It’s not unusual for an older rifle to make its way through the family tree and lose its bolt or mag along the way – especially .22s which can be used and abused. The other way no mag/bolt guns fall into our hands is through Trademe auctions, usually run by gun stores that have used older rifles for parts, and no longer need the barrelled action and/or stock. So, is it worthwhile trying to restore these firearms to their former glory?
What’s the value?
If it’s a family heirloom, it could have enough sentimental value for you to undertake the project regardless of cost. However, if you’re eyeing up an auction, it’s probably because you want to get a rifle together on the cheap. Depending on your scenario, it may or may not be worth the time, money and effort to restore the firearm.
A word to the wise – thoroughly research your intended purchase before assuming you can find the parts to complete the project. As an example, I wanted to put together a cheap shotgun and bought an SKB semi action and stock, missing the forewood and barrel. I had seen some barrels online, and figured it would be easy enough to put this thing back together.
However, I found out (like an hour after the auction), that the SKB factory had been shut down, and that the barrels that I had found in the States were not ideal. There are some available locally – for over $900. There goes the idea of a cheap shotgun. So I paid $29.50 for something that probably won’t ever be used for anything, except perhaps testing out gun blue or stock reconditioning products.
What’s the cost?
Sometimes you can source the parts, but you have to be inventive to keep the cost down. The thing is, if it was cheap to do, the gun store would have bought the parts and sold a complete rifle for more – so you know it’s not going to be a walk in the park.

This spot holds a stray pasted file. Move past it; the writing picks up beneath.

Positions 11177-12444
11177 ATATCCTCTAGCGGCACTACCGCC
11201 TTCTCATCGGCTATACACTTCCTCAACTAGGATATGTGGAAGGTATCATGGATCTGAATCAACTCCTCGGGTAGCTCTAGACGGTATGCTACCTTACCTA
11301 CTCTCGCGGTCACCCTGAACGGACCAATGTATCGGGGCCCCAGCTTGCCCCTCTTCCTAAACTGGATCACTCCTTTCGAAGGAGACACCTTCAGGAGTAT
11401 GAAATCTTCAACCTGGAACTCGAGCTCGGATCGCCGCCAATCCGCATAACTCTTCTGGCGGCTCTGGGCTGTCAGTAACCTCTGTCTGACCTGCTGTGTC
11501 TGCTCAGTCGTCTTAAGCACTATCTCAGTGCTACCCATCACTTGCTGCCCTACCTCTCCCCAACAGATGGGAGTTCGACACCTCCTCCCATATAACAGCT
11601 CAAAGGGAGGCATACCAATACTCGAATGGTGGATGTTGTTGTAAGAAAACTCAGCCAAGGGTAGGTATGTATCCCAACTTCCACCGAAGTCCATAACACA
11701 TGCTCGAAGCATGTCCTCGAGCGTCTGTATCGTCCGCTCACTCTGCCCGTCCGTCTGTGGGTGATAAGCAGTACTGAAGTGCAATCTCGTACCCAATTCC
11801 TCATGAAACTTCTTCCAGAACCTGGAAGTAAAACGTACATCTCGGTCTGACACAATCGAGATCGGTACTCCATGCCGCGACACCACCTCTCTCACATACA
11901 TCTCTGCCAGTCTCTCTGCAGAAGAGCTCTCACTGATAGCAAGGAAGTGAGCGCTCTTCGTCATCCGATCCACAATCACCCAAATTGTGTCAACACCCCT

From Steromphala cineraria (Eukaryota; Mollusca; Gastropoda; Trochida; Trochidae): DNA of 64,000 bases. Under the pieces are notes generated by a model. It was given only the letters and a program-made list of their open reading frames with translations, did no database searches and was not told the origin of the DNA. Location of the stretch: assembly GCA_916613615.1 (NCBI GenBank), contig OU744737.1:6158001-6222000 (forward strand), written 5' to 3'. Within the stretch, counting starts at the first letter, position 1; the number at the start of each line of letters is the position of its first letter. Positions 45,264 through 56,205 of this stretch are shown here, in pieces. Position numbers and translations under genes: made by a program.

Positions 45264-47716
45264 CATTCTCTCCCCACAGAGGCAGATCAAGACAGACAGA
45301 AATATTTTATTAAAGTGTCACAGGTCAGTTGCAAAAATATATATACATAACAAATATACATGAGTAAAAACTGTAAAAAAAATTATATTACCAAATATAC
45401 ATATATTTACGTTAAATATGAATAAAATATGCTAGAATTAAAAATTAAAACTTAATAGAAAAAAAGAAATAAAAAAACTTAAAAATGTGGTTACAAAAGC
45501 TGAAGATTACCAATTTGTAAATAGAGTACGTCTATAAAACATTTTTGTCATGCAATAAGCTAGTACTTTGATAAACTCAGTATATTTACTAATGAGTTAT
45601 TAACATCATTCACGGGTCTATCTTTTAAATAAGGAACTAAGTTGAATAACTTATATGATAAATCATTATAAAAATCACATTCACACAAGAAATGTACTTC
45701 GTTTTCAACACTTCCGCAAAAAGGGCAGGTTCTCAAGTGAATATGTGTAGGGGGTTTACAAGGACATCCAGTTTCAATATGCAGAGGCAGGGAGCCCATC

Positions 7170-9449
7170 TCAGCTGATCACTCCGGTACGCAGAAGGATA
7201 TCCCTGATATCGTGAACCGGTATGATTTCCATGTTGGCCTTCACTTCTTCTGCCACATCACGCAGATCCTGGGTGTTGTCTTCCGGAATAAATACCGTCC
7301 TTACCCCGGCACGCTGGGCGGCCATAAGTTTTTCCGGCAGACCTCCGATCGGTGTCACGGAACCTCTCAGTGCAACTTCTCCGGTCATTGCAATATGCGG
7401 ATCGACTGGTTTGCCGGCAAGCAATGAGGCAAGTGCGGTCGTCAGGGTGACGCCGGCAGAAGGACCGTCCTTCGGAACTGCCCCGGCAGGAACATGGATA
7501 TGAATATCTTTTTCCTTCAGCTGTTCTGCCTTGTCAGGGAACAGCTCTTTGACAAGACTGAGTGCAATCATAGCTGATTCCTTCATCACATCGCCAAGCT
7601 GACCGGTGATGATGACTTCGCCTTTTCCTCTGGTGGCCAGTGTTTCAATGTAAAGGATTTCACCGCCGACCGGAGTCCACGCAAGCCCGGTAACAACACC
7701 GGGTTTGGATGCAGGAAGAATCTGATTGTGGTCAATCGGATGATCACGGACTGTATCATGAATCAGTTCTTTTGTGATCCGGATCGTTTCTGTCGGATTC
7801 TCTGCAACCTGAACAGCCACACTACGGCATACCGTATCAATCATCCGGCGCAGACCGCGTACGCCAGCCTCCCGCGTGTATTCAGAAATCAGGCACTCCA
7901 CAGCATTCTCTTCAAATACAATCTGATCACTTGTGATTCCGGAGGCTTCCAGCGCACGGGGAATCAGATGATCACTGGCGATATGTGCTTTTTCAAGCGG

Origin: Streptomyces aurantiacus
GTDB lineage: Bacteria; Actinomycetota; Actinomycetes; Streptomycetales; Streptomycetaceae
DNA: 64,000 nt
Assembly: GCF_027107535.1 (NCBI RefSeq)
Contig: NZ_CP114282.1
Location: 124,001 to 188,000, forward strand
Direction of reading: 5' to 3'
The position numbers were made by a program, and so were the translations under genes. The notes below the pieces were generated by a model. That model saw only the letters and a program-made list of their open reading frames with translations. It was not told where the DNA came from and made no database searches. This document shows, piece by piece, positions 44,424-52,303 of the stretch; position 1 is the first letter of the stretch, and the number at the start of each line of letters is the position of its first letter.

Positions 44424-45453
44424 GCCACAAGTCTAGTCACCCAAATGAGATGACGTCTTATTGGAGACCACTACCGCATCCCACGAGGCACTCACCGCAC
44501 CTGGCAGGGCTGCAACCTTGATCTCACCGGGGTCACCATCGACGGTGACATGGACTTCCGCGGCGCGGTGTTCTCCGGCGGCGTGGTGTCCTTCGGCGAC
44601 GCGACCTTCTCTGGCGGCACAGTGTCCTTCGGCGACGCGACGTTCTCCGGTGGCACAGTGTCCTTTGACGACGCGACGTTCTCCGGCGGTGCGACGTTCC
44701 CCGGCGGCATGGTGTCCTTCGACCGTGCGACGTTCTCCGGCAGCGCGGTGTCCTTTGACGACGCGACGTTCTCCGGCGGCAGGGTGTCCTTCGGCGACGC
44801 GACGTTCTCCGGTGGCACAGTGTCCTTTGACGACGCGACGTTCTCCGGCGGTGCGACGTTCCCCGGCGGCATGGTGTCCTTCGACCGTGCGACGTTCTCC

A good example of getting creative is a rifle I got from my father-in-law. It’s a .22LR bolt-action from sometime around the ’70s or ’80s. It was sold by a trading house by the name of Wischo Kg Erlangen in Germany originally, essentially assembled from parts provided by various European manufacturers. The rifle is basically a Voere.
The rifle came into my possession for the princely sum of a nice bottle of wine. It had a decent looking barrel and a crisp two-stage trigger. However, it was missing the rear sight, magazine and bolt. By keeping my eyes open, I managed to spot a Voere parts auction on Trademe.
The auction was for an action and bolt, with about 8 inches of barrel attached. See below video of me firing this weird thing, after fitting it to the stock from the rifle I had acquired.
Included in the “barrelled” action was the rear sight – a stroke of luck. Also in the auction I got a 6mm garden gun without bolt, which is just a wallhanger in my office. Oh well. I’m never even going to try solve that mystery.
The issue then became whether the parts I bought on an (educated) whim for $40 would fit my rifle – as technically they were not from the same gun. Well, it turned out I was right with my assumption that the trading house rifle was a Voere in disguise, however the bolt wouldn’t close nicely and the rear sight was obviously different, as it had a larger dovetailed base.
A machinist/engineer friend of mine helped me take a small piece of metal off the action around the bolt, which got it cocking smoothly, and extended the dovetail to take the sight off the parts gun. This cost me a box of Heineken.
All that’s left to buy is a magazine, which I can get from here, or here, for between $100 and $150. So, all up, for the cost of a bottle of wine, a box of beer, $40 for parts and around $150 for a mag, I’ll have a nice wee shooter with a bit of character and a story worth telling. By throwing in some of my own time and effort, I can reblue the rifle and varnish the stock, and it will end up being a really good looking little gun too.
So, again, it can be worth it – but you’ve got have the time, and sometimes know the right people, to make it worthwhile restoring a non-functioning rifle.